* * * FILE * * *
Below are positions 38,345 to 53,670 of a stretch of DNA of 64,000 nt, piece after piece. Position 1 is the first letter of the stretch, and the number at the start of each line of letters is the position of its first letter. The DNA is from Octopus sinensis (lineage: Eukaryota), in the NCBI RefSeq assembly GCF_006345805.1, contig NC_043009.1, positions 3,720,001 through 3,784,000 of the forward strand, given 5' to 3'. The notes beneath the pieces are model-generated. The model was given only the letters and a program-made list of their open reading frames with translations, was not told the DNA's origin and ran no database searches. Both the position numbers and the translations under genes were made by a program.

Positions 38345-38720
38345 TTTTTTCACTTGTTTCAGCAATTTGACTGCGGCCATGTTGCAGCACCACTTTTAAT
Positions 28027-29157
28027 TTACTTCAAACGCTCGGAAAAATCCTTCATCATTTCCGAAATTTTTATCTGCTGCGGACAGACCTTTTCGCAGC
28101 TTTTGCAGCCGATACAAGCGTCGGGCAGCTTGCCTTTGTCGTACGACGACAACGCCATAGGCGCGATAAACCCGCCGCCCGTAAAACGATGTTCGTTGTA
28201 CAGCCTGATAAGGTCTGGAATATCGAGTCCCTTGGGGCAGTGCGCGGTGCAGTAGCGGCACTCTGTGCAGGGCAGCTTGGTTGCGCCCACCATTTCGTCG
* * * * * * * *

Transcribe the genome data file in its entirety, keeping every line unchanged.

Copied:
Below are positions 38,345 to 53,670 of a stretch of DNA of 64,000 nt, piece after piece. Position 1 is the first letter of the stretch, and the number at the start of each line of letters is the position of its first letter. The DNA is from Octopus sinensis (lineage: Eukaryota), in the NCBI RefSeq assembly GCF_006345805.1, contig NC_043009.1, positions 3,720,001 through 3,784,000 of the forward strand, given 5' to 3'. The notes beneath the pieces are model-generated. The model was given only the letters and a program-made list of their open reading frames with translations, was not told the DNA's origin and ran no database searches. Both the position numbers and the translations under genes were made by a program.

Positions 38345-38720
38345 TTTTTTCACTTGTTTCAGCAATTTGACTGCGGCCATGTTGCAGCACCACTTTTAAT
Positions 28027-29157
28027 TTACTTCAAACGCTCGGAAAAATCCTTCATCATTTCCGAAATTTTTATCTGCTGCGGACAGACCTTTTCGCAGC
28101 TTTTGCAGCCGATACAAGCGTCGGGCAGCTTGCCTTTGTCGTACGACGACAACGCCATAGGCGCGATAAACCCGCCGCCCGTAAAACGATGTTCGTTGTA
28201 CAGCCTGATAAGGTCTGGAATATCGAGTCCCTTGGGGCAGTGCGCGGTGCAGTAGCGGCACTCTGTGCAGGGCAGCTTGGTTGCGCCCACCATTTCGTCG